Recently I wrote about “Using Buyer Personas to Develop Content Marketing Strategy” and I discussed the role of decision makers and influencers. In December the IT Service Marketing Association released a great study on “How Buyers Consume Information Survey” and highlighted a third group involved in making purchase decisions within organizations; Evaluators. Evaluators are research focused individuals who are vetting potential partners and putting together the short list of final candidates for decisions makers. This study surveyed 299 professionals with the breakdown being 13% Influencer, 19% Evaluator, and 67% Decision Maker who make IT purchases greater than $500,000.
In my previous article I raised the question of “do you know how your target customers are searching for information?” The ITSMA survey answers some of those questions for IT buyers and points out some very interesting trends. The survey groups buyers into two separate categories based on their behaviors:
Social Buyer: Someone who uses online communities to make purchase decisions
Traditional Buyer: Someone who feels online communities are not as useful to make purchase decisions
The study separated the two groups by the question “How useful are social media channels during the purchase process from 1 – 5” (1 being not at all useful and 5 being very useful). Participants rating from 1 to 3 were grouped as traditional buyers while those noting 4 or 5 were grouped in the Social Buyer Category. I think the traditional category is skewed somewhat as 28% of respondents (the highest total for one rating) gave social media a 3 as far as importance. Even with the smaller sample size I believe the study gives marketers a good idea of how buyers are consuming information.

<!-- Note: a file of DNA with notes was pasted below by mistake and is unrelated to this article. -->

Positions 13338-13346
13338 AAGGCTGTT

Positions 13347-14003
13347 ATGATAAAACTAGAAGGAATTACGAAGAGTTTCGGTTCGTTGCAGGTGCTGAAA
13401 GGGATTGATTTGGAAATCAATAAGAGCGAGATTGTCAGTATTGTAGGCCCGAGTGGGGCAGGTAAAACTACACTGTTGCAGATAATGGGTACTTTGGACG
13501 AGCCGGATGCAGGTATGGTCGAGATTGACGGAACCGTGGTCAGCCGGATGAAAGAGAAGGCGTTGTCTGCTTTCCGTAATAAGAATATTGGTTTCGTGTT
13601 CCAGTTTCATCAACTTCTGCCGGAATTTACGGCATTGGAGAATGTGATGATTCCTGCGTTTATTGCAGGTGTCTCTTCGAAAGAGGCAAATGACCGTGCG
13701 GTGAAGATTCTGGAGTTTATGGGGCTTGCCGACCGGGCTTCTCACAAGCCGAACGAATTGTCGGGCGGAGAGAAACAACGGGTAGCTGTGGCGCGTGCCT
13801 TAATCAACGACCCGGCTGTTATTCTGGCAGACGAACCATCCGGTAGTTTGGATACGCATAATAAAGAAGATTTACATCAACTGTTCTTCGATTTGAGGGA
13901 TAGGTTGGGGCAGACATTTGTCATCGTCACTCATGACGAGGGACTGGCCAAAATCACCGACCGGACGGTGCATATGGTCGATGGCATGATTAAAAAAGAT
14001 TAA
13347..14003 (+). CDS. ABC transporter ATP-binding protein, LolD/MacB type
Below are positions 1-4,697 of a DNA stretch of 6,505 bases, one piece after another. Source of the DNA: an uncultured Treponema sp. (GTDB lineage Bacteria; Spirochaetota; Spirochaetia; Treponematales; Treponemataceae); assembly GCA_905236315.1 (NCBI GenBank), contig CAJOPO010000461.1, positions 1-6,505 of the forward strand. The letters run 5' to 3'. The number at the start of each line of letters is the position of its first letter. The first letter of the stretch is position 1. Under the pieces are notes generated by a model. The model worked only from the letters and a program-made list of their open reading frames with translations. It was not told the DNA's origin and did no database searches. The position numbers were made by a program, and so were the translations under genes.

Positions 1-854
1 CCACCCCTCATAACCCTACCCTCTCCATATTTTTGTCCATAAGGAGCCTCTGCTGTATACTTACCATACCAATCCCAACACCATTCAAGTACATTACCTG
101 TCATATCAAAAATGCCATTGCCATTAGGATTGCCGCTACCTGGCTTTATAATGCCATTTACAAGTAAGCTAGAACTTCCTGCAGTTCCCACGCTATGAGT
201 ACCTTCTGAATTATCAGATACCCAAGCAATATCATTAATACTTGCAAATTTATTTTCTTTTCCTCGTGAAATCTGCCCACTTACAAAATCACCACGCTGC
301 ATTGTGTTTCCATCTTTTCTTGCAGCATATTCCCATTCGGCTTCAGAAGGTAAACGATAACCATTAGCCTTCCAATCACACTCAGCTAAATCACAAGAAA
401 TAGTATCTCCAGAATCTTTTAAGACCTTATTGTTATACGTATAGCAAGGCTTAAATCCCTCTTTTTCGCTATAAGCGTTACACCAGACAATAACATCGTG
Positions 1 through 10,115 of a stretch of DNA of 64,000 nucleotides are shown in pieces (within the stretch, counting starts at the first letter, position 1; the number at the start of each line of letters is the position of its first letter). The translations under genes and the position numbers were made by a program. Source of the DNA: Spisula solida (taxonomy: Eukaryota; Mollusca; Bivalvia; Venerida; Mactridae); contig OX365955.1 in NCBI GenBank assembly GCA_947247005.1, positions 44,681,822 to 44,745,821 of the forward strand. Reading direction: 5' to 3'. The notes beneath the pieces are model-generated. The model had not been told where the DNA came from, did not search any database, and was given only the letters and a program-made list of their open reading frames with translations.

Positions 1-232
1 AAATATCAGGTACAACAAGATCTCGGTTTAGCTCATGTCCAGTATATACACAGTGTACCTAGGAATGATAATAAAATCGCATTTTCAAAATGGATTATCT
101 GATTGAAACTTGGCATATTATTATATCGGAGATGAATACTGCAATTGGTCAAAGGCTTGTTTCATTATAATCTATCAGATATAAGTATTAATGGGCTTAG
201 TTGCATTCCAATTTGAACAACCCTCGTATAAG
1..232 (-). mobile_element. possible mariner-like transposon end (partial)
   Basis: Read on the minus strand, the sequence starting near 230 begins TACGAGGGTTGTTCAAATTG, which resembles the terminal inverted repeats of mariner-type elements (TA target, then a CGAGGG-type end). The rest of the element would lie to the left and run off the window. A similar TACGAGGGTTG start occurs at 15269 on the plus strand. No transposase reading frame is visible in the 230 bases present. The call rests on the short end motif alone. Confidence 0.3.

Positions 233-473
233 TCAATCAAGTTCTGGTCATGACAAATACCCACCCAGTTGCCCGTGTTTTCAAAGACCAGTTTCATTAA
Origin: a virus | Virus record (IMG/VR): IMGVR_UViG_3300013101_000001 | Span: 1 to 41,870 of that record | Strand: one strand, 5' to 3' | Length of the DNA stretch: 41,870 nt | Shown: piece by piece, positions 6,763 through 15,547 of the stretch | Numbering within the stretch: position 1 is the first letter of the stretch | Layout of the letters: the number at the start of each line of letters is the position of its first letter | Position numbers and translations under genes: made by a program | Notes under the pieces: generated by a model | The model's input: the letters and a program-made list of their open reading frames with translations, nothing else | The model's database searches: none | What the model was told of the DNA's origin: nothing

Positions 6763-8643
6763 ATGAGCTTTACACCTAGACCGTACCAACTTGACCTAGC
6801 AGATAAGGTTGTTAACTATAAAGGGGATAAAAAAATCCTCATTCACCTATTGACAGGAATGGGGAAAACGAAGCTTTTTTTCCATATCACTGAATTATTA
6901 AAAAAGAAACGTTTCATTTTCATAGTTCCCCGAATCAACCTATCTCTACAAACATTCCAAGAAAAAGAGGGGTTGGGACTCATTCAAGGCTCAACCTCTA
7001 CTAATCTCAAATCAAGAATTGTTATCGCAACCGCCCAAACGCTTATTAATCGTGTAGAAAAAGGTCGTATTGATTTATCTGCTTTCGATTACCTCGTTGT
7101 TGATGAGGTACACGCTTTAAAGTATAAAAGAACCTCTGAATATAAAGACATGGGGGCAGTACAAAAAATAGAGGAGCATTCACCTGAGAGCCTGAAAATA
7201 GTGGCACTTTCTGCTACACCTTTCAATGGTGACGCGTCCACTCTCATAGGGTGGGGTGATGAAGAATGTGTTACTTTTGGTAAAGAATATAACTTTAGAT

The first difference between the two types of buyers is that Social Buyers spend 6.5 hours per week consuming content while Traditional Buyers spend only 4.3 hours or 34% less time-consuming content. There was also a significant difference in the way that the two buyer types preferred to receive information:
Social Buyers: Research Reports, Social Media, Email Newsletters, In-Person Seminars/Conferences/ Trade Shows, Print Journals/Magazines
Traditional Buyers: In-Person Seminars/Conferences/Trade Shows, Research Reports, Virtual Conferences/Trade Shows, Webinars, Sales Call/Private Briefing
Just looking at these few factors alone we can see how you may want to start tailoring your inbound and outbound marketing strategies to meet audience interests. In this study there were slightly more traditional buyers than there were social buyers but I think that trend will shift as time goes on. It would be really interesting to see how type of buyer shifts across industries. Looking at the results we see some overlap in content that both types of buyers are using such as In-Person Seminars/Conferences/ Trade Shows as well as Research reports. I would use this information to build my marketing strategy in these two areas and build out to include integration of content that can be distributed across the differing channels. Hopefully this helps you better see how building customer personas can help you develop a targeted content strategy.
Do you understand the buyer personas within your industry? To really understand how to develop your content marketing strategy you need to understand the buyer persona and the sales value chain within the industry you work. In this article I am going to discuss the buyer persona and how it can help you develop better content by understanding this key component of the sales value chain.
Buyer Persona – Buyer personas encapsulate your business’ knowledge and understanding about the types of people marketing and sales speak to in the sales process.